[00:08:18] Surbhi Dedhia: Through true, I think. Yeah. And another way of, uh, this is, you know, smart work, not hard, right? Like, you know, you don't want to stretch yourself too thin on skills that use not your forte, which is a critical thing. And I think that brings me to. We established before the story is, oldest form of education and you added beautifully that it is engaging in today's world where it's, the digital is so busy. Especially from company's perspective that, you know, they think the competitors are doing this and we need to mirror that they are on Tik Tok. We got to be there. They are on clubhouse and you got to be there. I think it all winds back to that conversation or the communication that they want to, uh, share with their audience and a community at large.

[00:09:04] Surbhi Dedhia: So how do you at Narrative identify those stories? 

[00:09:10] Anjali Sharma: Yeah. Okay. So, you know, the, I think one of the world views of individuals that one must keep in mind is that there are three types of people. People are really interested in, which is I, ME and myself. Self relevance is superglue of attention. So if I come with some, say, for example, you are my client and you want me to build a story.

[00:09:28] Anjali Sharma: And I start inserting stories of, uh, you know, Warren Buffett and Steve jobs and, and, you know, Elon Musk and stuff like that. You know, there are great examples and great role models, but in an organizational setting, we may really be entertained by those stories, but then we're not going to be able to drive people into an action through that.

[00:09:46] Anjali Sharma: So when I say people are only interested in I, me and myself, we really have to dawn an identity of an organizational journalist and go down deep at the coalface of the organization and talk to people where stories live. Stories don't in organizations live in boardrooms, unfortunately. They live in pantry cafeteria, factory line, um, or on my desk, you know, separated by a little panel and your desk.

[00:10:13] Anjali Sharma: And it's the conversations there where the real stories are. Our job is to elicit the right one. And curated in a manner and tell it in a manner that it lands. So finding stories requires immense curiosity and the desire and the fire and the passion for you to actually be willing to be an organizational journalist and go down to the trenches and get those stories out.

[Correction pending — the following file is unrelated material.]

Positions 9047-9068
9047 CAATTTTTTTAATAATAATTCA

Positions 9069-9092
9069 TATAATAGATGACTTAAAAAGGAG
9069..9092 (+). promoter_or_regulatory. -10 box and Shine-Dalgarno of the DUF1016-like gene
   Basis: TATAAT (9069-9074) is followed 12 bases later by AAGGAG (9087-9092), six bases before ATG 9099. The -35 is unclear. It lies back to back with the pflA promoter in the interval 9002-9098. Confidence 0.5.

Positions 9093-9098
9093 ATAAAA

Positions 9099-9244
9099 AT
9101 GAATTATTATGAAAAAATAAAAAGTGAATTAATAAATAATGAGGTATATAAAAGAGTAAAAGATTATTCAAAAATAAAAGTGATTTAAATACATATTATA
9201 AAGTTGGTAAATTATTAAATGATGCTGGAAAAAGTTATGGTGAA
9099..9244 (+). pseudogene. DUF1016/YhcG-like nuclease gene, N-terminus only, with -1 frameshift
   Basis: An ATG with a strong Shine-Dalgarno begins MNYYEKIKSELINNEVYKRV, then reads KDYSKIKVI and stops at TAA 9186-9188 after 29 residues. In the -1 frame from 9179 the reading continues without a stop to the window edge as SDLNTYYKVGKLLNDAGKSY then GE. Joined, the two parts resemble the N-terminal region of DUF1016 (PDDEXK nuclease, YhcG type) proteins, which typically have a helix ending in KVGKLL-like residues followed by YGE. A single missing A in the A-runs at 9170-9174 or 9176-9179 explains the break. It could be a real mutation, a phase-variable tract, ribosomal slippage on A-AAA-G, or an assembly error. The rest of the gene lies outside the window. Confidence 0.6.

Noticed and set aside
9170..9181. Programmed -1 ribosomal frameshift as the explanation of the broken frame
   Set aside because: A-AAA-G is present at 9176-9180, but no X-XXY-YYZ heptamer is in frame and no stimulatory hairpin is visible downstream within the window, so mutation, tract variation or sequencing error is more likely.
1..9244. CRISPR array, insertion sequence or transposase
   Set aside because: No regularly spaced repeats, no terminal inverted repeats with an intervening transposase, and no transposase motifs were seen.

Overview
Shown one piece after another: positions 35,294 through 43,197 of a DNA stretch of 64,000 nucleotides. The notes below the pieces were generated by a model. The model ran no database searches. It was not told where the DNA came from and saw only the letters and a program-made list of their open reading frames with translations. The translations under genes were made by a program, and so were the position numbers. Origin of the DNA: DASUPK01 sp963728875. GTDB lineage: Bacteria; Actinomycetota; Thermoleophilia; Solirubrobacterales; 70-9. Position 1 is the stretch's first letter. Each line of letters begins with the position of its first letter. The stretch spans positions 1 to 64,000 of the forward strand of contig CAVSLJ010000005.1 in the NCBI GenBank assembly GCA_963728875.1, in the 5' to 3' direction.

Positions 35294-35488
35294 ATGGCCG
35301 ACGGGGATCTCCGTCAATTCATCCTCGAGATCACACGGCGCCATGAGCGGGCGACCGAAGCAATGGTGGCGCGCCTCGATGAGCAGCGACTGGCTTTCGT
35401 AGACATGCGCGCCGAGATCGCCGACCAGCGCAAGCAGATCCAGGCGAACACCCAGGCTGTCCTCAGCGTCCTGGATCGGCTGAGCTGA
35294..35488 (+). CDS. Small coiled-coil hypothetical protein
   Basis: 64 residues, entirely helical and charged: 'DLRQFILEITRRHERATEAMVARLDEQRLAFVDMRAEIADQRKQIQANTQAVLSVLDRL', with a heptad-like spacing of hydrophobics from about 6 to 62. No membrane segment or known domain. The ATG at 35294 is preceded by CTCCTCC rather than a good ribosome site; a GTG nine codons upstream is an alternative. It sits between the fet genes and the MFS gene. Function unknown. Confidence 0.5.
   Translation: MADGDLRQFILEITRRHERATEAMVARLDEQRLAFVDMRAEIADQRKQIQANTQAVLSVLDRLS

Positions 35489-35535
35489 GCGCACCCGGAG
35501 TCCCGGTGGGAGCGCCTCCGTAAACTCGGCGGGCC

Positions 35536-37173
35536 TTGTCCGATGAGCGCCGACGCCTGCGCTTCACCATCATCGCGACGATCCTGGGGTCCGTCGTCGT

[00:10:38] Anjali Sharma: When you tell a leader, X, Y Z from your company did this, this, this, and this. And this happened as a result. People go, wow, really it's their people. But you know, the chasm is just so big between where the boardroom is and where the factory line is. So literally we become organizational journalists and we go actually carry out conversations and discussions and go down to where people are creating an environment where people are willing to share.

[00:11:07] Anjali Sharma: And. We elicit those stories out and then form the narratives that need to be told. 

[00:11:12] Surbhi Dedhia: Nice. So I'm just trying to understand here that you become the journalist for your client and you go down to pick out stories of what organizations are happening and what are people.

[00:11:27] Surbhi Dedhia: I'm trying to connect the dots here in terms of, okay, so people are talking about, you know, a campaign or say a product that is about to launch or those kinds of stories. Right. But isn't the organization already having a goal that, okay. We want to, launch this product into, into the market.

[00:11:46] Surbhi Dedhia: And that does, that is the top of the mind, uh, work or the task they have. So how do you now connect. You know what I mean? That's. 

[00:11:57] Anjali Sharma: Yeah, let me answer the question with a real life example. Okay. Let's, let's make it internal because a large part of our work is internal. So you're leading a team of three and a half thousand people. And now you run a semiconductor factory. Uh, you do test an assembly for the chips in Singapore. And now there's this wave of the trend to actually, um, make the factory a smart factory.

[00:12:22] Anjali Sharma: A smart factory is essentially a factory, which is highly automated. It's lights down, robots work in it because they don't need lights. Right. So now, not only it's the trend and the thing to do, it's also something you can see in future. If you don't do, then we are going to be in deep trouble tomorrow, just because the demand of the product is increasing with every passing a minute.

[00:12:46] Anjali Sharma: And if our output from this factory does not increase, we can't sustain the operations in our city. Now, our job. Is to convince this two and a half, 3000 people who already work in the factory to say, yay, I want this factory to become a smart factory and not to resist that change right now.